Ghosts of Sociologists Past in the Accelerated Academy

I’m currently reading Ghosts of My Life: Writings on Depression, Hauntology and Lost Futures by Mark Fisher. It’s an interesting book which explores a condition in which “life continues, but time has somehow stopped”. His claim is that this “stasis has been buried, interred behind a superficial frenzy of ‘newness’, of perpetual movement” and he explores it in terms of popular musical culture:

Nowhere is this clearer than in popular music culture. It was through the mutations of popular music that many of those of us who grew up in the 1960s, 70s and 80s learned to measure the passage of cultural time. But faced with 21st-century music, it is the very sense of future shock which has disappeared. This is quickly established by performing a simple thought experiment. Imagine any record released in the past couple of years being beamed back in time to, say, 1995 and played on the radio. It’s hard to think that it will produce any jolt in the listeners. On the contrary, what would be likely to shock our 1995 audience would be the very recognisability of the sounds: would music really have changed so little in the next 17 years? Contrast this with the rapid turnover of styles between the 1960s and the 90s: play a jungle record from 1993 to someone in 1989 and it would have sounded like something so new that it would have challenged them to rethink what music was, or could be. While 20th-century experimental culture was seized by a recombinatorial delirium, which made it feel as if newness was infinitely available, the 21st century is oppressed by a crushing sense of finitude and exhaustion. It doesn’t feel like the future. (loc 183)

Can we see a similar process in higher education? The way Fisher describe the hyperactively inert quality of contemporary music immediately resonated with me: “the rates of innovation in both these areas had enormously slackened”. This is precisely the terminology Filip Vostal and I have been using to discuss the acceleration of higher education: we’re interested in how the rate of innovation relates to the rate of publication. Our hunch is that the former declines as the latter increases. We’d like to substantiate this. But perhaps more importantly, we’d like to explain it.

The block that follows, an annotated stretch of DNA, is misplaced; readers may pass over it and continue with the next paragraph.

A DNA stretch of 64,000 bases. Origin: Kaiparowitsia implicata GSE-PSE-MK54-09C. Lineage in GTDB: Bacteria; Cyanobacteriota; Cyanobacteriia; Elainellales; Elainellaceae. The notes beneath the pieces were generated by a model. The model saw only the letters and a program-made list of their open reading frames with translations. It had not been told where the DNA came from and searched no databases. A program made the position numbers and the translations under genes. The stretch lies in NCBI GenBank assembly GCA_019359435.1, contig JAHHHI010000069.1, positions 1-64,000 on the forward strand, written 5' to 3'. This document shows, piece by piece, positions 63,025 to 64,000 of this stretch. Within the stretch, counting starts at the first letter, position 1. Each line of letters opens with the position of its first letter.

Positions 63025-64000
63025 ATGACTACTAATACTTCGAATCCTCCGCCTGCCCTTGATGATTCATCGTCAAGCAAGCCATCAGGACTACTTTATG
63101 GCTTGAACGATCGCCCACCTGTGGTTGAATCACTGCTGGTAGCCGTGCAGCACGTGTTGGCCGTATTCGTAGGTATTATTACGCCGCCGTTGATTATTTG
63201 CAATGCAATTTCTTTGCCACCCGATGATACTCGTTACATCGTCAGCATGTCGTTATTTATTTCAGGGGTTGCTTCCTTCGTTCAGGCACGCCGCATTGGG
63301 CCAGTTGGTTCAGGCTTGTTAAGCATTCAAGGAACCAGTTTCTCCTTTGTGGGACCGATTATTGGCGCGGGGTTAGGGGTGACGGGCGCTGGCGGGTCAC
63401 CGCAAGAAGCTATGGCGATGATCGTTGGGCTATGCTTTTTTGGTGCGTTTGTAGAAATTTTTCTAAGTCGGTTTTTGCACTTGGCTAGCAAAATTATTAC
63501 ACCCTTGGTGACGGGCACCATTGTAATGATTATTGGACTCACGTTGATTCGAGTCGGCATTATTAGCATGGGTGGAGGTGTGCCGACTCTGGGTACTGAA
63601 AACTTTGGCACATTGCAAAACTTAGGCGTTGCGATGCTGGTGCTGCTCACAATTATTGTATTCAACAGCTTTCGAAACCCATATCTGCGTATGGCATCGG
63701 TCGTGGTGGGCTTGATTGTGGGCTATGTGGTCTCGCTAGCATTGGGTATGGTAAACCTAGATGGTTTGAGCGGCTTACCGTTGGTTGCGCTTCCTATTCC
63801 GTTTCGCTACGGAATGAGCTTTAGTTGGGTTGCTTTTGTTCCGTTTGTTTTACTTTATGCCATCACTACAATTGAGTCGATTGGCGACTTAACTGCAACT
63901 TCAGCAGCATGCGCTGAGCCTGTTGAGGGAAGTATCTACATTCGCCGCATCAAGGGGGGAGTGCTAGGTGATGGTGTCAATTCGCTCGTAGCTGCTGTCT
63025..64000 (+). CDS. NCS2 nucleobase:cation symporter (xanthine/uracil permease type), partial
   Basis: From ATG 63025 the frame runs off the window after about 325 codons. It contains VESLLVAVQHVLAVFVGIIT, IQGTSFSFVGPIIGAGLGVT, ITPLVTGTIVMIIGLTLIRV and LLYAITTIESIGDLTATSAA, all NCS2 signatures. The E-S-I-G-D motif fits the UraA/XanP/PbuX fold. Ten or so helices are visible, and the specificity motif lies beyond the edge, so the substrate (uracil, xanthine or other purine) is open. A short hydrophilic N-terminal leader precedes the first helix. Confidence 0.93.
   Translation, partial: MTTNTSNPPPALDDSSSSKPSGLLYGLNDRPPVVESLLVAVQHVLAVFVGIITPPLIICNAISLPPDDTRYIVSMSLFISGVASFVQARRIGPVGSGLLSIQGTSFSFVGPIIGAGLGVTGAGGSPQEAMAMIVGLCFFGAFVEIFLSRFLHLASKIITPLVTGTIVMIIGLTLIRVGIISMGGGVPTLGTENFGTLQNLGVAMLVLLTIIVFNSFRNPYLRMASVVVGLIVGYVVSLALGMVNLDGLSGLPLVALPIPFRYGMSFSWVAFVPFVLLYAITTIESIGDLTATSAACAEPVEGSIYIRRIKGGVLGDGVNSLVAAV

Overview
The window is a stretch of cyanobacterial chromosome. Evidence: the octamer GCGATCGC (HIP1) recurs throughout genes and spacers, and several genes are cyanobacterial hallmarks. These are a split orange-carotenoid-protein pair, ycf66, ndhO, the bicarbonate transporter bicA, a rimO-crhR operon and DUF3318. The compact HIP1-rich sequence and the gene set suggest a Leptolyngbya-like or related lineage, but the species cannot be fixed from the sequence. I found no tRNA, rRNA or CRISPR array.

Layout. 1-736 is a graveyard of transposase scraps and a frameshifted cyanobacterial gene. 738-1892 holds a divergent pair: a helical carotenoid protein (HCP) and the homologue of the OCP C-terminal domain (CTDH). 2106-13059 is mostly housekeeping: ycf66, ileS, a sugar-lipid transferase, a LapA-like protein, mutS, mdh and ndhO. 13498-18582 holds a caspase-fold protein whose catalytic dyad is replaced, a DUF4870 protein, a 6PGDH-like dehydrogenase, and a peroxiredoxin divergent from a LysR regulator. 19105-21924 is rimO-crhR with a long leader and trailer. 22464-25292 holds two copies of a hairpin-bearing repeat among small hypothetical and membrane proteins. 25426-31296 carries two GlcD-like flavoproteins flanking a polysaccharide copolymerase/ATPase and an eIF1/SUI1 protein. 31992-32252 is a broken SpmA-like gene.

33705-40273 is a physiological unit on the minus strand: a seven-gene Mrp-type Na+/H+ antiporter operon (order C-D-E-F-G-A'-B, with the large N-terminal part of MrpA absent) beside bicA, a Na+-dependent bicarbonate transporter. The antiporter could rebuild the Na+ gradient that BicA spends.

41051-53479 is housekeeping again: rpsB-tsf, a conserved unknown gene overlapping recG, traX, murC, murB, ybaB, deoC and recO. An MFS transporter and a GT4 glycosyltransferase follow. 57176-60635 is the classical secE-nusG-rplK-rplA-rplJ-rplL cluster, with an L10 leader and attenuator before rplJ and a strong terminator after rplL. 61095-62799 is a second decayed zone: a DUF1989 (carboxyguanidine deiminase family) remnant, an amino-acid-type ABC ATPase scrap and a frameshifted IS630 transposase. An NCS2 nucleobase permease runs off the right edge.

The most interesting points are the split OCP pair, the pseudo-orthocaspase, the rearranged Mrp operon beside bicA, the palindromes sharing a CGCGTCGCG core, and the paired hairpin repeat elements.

What would this hyperactive inertia look like in higher education? We’d see the same underlying ideas being expressed in news ways. We’d see the same underlying debates – conflicts between ideas – being pursued in new forms with no reference to previous skirmishes which largely or entirely addressed the same issue. We’d see reiteration that understood itself as novelty – making no reference to what has come before because the temporal horizons are sufficiently circumscribed that this novelty appears to unfold within a perpetual present. We’d see a perpetual forgetting coupled with perpetual innovation: nothing moves forward because the foundations upon which innovation might be built would be constantly discarded.

I’d argue we can see this. It’s a process that seems pretty obvious to anyone who’s kept up with academic literature over a sufficient number of decades (or maybe it’s just the people in this category whom I happen to talk to a lot). Part of the project we’re planning would intend to actually map this empirically. But the indicators are pretty clear: conceptual commonalities between referentially disconnected literatures, shrinking time horizons of citations, constant invocation of ‘turns’ in the name of innovation. Constant movement without anything ever progressing.